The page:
"Has great comic performances, but unfortunately lacks the laugh-out-loud moments that made Superbad such a ride."
The worst job I ever had was working at K-Mart when I was 15. It lasted for all of five, maybe six days before I quit in the middle of a shift because the degradation of being bossed around by people more than twice my age but seemingly half as intelligent as me was just too much for my teenaged brain to handle. The worst job writer-director Greg Mottola (Superbad) ever had, it turns out, was as a games operator at an amusement park in Long Island called Adventureland, which, when I think about it now, means that K-Mart job I had was nothing to be embarrassed by. He’s turned his misadventures there into a new indie comedy also called Adventureland, which he presents as a summer dreamworld populated by dysfunctional beauties (Kristen Stewart), chaste sluts (Margarita Levieva), married rides mechanics (Ryan Reynolds), and eccentric owners (Bill Hader and Kristen Wiig). When European-bound college grad James (Jesse Eisenberg) has his funding yanked by suddenly broke parents, he winds up trapped here for three months in order to save money – and instead falls in love and discovers what kind of man he has it in him to be. It’s a fun, surprisingly poignant story filled with some great comic and even dramatic performances, but unfortunately lacks the laugh-out-loud moments that made Superbad such a ride.
Adventureland is set in 1987, and it feels like it. Unlike a lot of writers or directors who look at the decade as an opportunity for ridicule, Mottola celebrates the music, big hair, and bad styles. Even the hazy camerawork suggests nostalgia for those bygone years of his youth. Characters like James and Stewart’s Em feel out of place for their own reasons, and consequently provide just enough perspective for us to remember the absurdity of the culture around them, but never with disdain.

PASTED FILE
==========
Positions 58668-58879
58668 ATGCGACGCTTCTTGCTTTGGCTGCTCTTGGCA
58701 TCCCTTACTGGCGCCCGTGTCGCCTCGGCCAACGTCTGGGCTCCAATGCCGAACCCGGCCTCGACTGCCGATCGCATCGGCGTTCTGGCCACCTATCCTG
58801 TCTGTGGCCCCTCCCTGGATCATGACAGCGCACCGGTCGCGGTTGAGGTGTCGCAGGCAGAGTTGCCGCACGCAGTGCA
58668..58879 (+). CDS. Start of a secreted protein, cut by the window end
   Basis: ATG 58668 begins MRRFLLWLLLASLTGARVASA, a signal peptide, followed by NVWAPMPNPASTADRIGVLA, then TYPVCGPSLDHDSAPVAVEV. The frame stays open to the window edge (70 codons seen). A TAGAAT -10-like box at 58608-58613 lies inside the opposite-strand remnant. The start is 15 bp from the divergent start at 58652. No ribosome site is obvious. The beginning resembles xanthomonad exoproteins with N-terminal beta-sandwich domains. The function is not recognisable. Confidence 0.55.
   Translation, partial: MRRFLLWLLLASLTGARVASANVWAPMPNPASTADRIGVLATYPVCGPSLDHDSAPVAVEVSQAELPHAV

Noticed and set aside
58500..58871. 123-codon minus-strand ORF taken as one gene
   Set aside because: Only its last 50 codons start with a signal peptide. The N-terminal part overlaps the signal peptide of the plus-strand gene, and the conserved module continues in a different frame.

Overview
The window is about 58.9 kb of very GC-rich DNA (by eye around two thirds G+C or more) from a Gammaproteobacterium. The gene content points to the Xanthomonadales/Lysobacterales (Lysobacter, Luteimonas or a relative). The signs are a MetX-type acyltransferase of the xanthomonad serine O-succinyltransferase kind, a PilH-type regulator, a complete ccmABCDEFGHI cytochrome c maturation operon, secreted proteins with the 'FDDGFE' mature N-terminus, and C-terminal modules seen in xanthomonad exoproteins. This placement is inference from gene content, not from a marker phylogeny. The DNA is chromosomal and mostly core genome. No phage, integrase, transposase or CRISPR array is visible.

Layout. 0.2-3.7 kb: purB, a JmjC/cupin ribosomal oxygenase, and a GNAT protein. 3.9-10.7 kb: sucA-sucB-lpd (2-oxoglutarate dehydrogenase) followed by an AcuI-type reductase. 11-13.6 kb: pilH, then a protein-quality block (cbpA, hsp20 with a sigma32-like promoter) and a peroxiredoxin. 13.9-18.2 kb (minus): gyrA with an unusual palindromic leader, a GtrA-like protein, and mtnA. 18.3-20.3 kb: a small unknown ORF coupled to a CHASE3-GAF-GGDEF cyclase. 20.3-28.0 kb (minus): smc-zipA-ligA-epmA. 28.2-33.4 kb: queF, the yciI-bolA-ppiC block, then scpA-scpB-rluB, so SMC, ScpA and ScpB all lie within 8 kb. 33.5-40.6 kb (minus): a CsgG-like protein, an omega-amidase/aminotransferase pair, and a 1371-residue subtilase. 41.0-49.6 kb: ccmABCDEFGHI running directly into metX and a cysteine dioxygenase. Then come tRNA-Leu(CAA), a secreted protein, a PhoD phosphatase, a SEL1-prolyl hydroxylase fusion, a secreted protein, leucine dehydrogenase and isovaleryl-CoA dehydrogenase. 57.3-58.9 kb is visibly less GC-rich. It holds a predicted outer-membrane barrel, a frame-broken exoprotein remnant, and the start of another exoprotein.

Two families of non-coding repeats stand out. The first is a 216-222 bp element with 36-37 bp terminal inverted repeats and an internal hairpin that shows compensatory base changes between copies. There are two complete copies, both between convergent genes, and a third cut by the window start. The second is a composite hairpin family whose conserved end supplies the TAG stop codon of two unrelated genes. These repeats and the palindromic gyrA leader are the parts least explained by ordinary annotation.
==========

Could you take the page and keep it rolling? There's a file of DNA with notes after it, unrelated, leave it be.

The performances are also almost universally impressive, especially with regards to Stewart and Reynolds. Reynolds plays largely against type here; he’s still handsome and a lady’s man, but, if the movie has a villain, he’s it. Married happily according to him, he’s notorious for carrying around a guitar and making claims about once jamming with Lou Reed to get with the younger park employees – like Em, who’s trying to cope with the recent death of her mother and his father’s new wife by sleeping with him. There's a sadness to both of the characters that's hard not to empathize with.
For a movie that succeeds in so many ways as a love song to the 80s, Adventureland fails to deliver any potentially iconic moments that would help propel it to the classic status. There are no boom boxes held overhead, no gloved fists punching at the air. There’s a kid running around at dusk shooting bottle rockets off like he’s got hold of a grenade launcher, but, as memorable as the image is, it doesn’t resonate emotionally. That’s probably the movie’s biggest problem; it’s rife with sentiment, but never reaches a boiling point that hits you in the gut. It comes close in one scene where Em confronts her snarky stepmom and yanks off her wig, but the rest of it, even the climax, feels a bit…well, tepid.
Only that Hader and Wiig aren’t on screen more. These two manage to become the best parts of almost everything they appear in.